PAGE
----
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So, something that a recent poster was arguing made me reflect on something that I've been ruminating on.
For the past year, I've been studying Chinese boxing, both for conditioning and for self-defense. As part of the self-defense aspect, there's been discussion of the psychology of a self-defense situation, especially the mindset the defender needs to take to be effective. The main issue is that most people aren't conditioned mentally to cause harm, even if they may be physically capable of doing so.
There's an argument that is put forth that school shootings could be solved by arming the teachers, so they might "fight back". The problem with that, however, is that the gun is a very minor aspect of enabling someone to "fight back" - without the conditioning, the weapon is a tool which the wielder has no ability to use. The US military spends significant money and time to condition recruits to have the ability to pull the trigger psychologically, and even that is limited - the explosion in PTSD has been attributed in part to this conditioning failing to a degree, leaving the shooter unprepared for the mental trauma.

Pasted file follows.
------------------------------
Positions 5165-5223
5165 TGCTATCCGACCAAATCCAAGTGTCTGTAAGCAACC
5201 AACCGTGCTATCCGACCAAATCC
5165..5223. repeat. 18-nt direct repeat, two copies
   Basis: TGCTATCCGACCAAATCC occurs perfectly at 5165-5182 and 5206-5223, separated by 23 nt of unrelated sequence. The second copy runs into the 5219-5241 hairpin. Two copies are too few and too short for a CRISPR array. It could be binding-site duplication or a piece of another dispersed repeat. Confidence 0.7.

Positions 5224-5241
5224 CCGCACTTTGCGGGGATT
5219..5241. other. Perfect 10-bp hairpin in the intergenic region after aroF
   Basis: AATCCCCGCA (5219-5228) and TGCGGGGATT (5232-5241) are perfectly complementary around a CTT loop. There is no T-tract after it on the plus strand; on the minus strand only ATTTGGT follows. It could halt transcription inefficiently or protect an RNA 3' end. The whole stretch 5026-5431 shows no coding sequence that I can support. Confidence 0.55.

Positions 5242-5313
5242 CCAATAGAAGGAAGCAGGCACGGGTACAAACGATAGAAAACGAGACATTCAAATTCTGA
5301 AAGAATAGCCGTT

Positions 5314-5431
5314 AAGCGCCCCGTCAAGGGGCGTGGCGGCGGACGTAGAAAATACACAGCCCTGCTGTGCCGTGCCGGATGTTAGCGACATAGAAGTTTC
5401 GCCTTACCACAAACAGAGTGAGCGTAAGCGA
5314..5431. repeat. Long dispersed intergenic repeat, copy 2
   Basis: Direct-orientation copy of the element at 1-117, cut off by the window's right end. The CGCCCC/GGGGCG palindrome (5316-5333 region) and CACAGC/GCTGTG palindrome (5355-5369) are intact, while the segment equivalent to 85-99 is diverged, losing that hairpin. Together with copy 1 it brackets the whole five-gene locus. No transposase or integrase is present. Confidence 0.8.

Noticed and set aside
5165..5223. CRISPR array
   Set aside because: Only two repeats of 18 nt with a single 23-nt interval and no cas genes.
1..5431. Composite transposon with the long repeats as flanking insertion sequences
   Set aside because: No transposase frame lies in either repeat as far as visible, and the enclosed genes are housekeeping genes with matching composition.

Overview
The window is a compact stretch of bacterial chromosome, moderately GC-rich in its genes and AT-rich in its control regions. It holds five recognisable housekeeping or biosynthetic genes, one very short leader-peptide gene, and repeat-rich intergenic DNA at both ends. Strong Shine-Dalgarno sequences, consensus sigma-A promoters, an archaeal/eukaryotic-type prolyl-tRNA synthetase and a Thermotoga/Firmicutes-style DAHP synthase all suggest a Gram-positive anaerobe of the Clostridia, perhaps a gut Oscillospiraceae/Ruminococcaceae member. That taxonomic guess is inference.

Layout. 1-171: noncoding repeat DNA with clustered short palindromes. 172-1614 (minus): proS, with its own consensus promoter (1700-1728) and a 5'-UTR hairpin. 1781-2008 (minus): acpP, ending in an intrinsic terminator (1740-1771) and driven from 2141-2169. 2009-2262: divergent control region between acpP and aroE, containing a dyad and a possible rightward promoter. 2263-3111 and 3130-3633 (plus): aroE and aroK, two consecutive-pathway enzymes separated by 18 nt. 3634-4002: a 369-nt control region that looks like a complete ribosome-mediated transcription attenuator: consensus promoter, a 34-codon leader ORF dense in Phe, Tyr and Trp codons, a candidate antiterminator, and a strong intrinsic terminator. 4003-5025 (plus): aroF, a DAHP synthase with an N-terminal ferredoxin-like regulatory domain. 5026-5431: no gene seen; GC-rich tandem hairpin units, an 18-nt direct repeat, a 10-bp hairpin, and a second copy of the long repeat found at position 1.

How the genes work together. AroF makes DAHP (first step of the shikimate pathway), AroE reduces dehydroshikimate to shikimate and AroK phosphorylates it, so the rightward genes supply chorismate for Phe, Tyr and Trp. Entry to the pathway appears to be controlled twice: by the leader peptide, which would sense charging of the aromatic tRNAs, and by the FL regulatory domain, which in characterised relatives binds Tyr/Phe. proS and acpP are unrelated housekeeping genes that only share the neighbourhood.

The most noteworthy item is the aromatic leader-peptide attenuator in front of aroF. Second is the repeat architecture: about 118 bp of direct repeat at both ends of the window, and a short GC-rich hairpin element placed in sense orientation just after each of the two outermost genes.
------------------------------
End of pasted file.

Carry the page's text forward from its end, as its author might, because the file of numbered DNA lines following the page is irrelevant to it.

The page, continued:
Too many people look only at physical capability in determining combat capability. What makes criminals dangerous is not their ability to use force, but their willingness.